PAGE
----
Five pounds of saucisson sec and a fifteen pound serrano-style salted air-dryed ham hanging in our basement. Both are made from the meat of Red, the hog we slaughtered in April. The saucisson sec will hang for three to four weeks and be taken on our long back country canoe trip in July. The ham will dry until the fall at the earliest.
Curing meat hanging from drop ceiling stringers is just one of the pitfalls of home charcuterie.
If you take up charcuterie like Alex has, you might also find yourself with hundreds of feet of dried hog intestine, i.e. casing, in the fridge, pictured above. You'll probably have a stash of pink salt, that nitrite containing bacon flavoring good stuff. Michael Ruhlman's Charcuterie book will be nearby for recipes and advice on all types of curing. You will have a meat grinder and possibly several other sharp and dangerous tools.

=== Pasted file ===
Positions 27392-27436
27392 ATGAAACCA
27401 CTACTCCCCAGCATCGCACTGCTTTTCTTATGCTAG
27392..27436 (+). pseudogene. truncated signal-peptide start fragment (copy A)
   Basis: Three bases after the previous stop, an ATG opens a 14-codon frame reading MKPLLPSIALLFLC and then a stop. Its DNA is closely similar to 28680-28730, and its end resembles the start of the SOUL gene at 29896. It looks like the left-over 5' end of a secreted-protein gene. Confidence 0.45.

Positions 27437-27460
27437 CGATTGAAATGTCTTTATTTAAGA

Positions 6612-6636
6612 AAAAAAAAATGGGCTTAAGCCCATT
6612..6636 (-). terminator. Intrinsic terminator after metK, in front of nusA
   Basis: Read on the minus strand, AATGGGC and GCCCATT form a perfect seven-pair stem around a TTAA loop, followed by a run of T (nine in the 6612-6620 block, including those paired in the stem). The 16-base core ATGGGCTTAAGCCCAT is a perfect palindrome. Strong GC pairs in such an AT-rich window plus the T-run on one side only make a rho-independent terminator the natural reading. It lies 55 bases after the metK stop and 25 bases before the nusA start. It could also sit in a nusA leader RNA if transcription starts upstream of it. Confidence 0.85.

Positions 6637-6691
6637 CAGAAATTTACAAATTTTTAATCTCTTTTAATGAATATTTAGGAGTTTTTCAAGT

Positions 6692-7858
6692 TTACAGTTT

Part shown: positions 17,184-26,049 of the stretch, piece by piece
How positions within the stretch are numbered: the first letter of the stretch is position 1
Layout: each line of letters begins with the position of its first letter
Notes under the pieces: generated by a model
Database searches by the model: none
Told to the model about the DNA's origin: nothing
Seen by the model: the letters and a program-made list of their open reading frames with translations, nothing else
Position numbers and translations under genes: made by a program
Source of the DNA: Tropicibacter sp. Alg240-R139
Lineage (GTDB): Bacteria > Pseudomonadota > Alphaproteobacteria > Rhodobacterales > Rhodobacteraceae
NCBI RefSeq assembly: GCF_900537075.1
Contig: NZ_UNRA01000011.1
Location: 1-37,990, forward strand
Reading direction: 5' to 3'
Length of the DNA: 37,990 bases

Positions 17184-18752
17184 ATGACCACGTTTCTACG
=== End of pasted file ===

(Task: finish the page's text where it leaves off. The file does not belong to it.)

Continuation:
Of course you will also have the rewards: spicy delicious chorizo, home cured guanciale (jowl bacon pictured above), salt cod, fresh breakfast sausage and the experience to preserve whatever comes your way.